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Twelve
This book cover image released by Twelve shows "Dallas 1963," by Bill Minutaglio and Steven L. Davis. (AP Photo/Twelve)

In 1963, Dallas was poisoned by anti-Kennedy political passions


“Dallas 1963” (Grand Central Publishing, 384 pages), by Bill Minutaglio and Steven L. Davis.

“Dallas 1963” by Bill Minutaglio and Steven L. Davis provides a chilling portrait of a city terrified by the election of a young, charismatic leader viewed by many as a threat to their way of life.

It stays clear of conspiracy theories about the assassination of President John F. Kennedy and takes a “just the facts” approach in painting a vivid picture of a volatile city during the Kennedy administration.

The book tracks Dallas from early 1960 to late 1963 and introduces a colorful cast of Texas characters from the Rev. W.A. Criswell, who ranted about communism and integration, to Congressman Bruce Alger, who sang the praises of Gen. Robert E. Lee on the floor of Congress, to the rich oilman H.L. Hunt, who passionately agreed with both of them. Among the most dynamic of these was Maj. Gen. Edwin Walker, a daring military leader relieved of duty by Kennedy because of his increasingly outspoken views that “the enemy” was taking over the country.

That cast of Dallas characters included a strip club owner named Jack Ruby and eventually a confused young communist sympathizer named Lee Harvey Oswald.

Late in 1960, it became clear Texas was going to be a pivotal state in a close presidential election, and Sen. Lyndon Johnson and his wife visited Dallas on a campaign trip. Alger whipped his legions of women supporters, many from the most powerful families in Dallas, into a “mink coat mob,” who descended on the Johnsons at a top Dallas hotel, trapping them briefly. The scene backfired with negative publicity about the protesters, and may have contributed to a narrow Kennedy-Johnson victory in the state.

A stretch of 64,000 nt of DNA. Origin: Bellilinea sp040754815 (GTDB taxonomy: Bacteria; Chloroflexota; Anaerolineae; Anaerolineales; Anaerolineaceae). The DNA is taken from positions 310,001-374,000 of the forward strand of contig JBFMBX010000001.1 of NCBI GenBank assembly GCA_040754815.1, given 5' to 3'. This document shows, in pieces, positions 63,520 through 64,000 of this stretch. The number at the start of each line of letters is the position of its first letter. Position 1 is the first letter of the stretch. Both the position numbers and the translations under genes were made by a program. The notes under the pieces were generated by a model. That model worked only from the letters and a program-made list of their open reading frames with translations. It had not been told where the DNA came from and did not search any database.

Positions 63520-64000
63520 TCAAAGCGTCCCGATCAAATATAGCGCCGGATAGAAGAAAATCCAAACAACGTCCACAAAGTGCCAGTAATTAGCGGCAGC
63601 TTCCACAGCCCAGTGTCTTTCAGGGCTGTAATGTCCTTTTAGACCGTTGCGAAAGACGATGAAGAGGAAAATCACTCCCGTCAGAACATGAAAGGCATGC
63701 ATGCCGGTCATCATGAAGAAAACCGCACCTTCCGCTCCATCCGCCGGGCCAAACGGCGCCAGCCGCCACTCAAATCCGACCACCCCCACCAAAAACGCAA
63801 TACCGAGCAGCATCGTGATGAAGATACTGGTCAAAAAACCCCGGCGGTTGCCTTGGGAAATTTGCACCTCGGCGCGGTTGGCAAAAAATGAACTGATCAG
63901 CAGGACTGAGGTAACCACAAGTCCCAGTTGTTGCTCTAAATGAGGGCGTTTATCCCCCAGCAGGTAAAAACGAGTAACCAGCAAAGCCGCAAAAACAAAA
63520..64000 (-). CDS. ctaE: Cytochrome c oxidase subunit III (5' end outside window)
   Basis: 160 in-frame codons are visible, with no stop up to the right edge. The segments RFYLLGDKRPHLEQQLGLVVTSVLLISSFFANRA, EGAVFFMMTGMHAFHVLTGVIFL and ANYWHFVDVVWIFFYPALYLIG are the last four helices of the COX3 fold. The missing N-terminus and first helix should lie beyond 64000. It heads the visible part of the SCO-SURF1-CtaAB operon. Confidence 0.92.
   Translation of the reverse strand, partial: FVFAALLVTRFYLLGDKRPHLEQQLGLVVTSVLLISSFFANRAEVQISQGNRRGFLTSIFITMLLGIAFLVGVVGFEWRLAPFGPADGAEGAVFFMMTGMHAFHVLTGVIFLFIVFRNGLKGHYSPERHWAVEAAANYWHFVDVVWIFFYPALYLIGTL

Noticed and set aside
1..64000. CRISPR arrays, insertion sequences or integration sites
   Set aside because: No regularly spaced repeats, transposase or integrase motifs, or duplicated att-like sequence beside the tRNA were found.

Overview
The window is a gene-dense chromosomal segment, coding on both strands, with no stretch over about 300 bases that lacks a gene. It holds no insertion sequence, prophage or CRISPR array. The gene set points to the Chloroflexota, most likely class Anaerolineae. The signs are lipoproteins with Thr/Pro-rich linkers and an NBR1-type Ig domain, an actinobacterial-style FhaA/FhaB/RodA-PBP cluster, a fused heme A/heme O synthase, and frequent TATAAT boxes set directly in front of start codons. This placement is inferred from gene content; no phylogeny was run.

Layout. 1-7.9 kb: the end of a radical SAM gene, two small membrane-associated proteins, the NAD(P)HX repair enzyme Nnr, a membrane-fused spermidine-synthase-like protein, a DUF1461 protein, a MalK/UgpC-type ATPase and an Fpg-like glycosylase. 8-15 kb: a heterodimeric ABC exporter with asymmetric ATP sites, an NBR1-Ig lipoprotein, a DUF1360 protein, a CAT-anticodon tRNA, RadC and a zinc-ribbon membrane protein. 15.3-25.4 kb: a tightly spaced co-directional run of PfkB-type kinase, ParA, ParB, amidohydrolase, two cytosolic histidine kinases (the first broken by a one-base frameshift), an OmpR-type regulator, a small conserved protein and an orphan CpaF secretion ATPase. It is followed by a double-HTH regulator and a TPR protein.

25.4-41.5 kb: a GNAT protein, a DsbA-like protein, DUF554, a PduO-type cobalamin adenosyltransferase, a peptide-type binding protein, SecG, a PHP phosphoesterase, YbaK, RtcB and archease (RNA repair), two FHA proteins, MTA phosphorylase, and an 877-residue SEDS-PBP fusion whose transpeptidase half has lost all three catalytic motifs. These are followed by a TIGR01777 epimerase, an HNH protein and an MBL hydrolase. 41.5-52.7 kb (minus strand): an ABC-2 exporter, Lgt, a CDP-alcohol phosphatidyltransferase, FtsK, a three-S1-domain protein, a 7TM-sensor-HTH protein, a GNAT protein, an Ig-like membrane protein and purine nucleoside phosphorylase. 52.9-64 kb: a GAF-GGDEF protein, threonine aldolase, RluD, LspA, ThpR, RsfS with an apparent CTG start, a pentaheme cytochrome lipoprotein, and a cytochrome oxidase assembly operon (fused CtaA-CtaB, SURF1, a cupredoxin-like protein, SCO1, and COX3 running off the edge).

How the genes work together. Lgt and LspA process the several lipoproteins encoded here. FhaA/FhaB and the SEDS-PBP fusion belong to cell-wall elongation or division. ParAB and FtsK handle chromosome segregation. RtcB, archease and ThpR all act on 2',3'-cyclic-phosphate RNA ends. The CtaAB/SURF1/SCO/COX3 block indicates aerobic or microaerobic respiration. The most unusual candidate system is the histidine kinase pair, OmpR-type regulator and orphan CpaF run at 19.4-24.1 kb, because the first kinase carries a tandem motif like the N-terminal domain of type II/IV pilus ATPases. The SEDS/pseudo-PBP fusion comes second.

The irony was almost unbearable for the conservative powerbrokers in Texas. “The November attempt to crush Kennedy in Dallas has catapulted him to the presidency of the United States,” the authors write.

In late 1962, with firebrands like Walker dominating the headlines and the attention of the Kennedy administration, Oswald settled into Dallas with his young family. He was uneasily watching the president’s confrontations with Cuba and the communist world.

The accounts of events in 1963 unfold in the book like a thriller novel, with many associates fearing a disaster because of Kennedy’s plans for a November trip to Dallas.

When Adlai Stevenson, Kennedy’s ambassador to the United Nations, visited Dallas in October 1963, he encountered a large crowd of angry Texans booing and jeering him. A crowd of protesters descended on Stevenson as he left the hall, one striking him in the head with a placard. Stevenson told a friend “there was something very ugly and frightening about the atmosphere.”

As Kennedy’s Dallas trip approached, friends and political allies all raised similar concerns. One Texas Democrat suggested the climate could inspire an unstable person to take action against the president.

On the morning of Nov. 22, as Kennedy’s motorcade headed through Dallas toward Dealey Plaza, Texas Gov. John Connally was relieved about the enthusiastic reception from the crowds lining the streets. His wife, Nellie, told Kennedy: “Well, Mr. President, you can’t say that Dallas doesn’t love you.”

Then the first shot was fired.

Oswald was arrested for the assassination and was soon shot to death by Ruby, fueling conspiracy theories that live on today, though most accounts conclude Oswald acted alone.

A trip that Kennedy made to Arlington National Cemetery on Veterans Day, more than a week before his Dallas trip, prompted an unintentionally ironic comment. “This is one of the really beautiful places on Earth,” Kennedy said as he surveyed the scene. “I could stay here forever.”

Book Review



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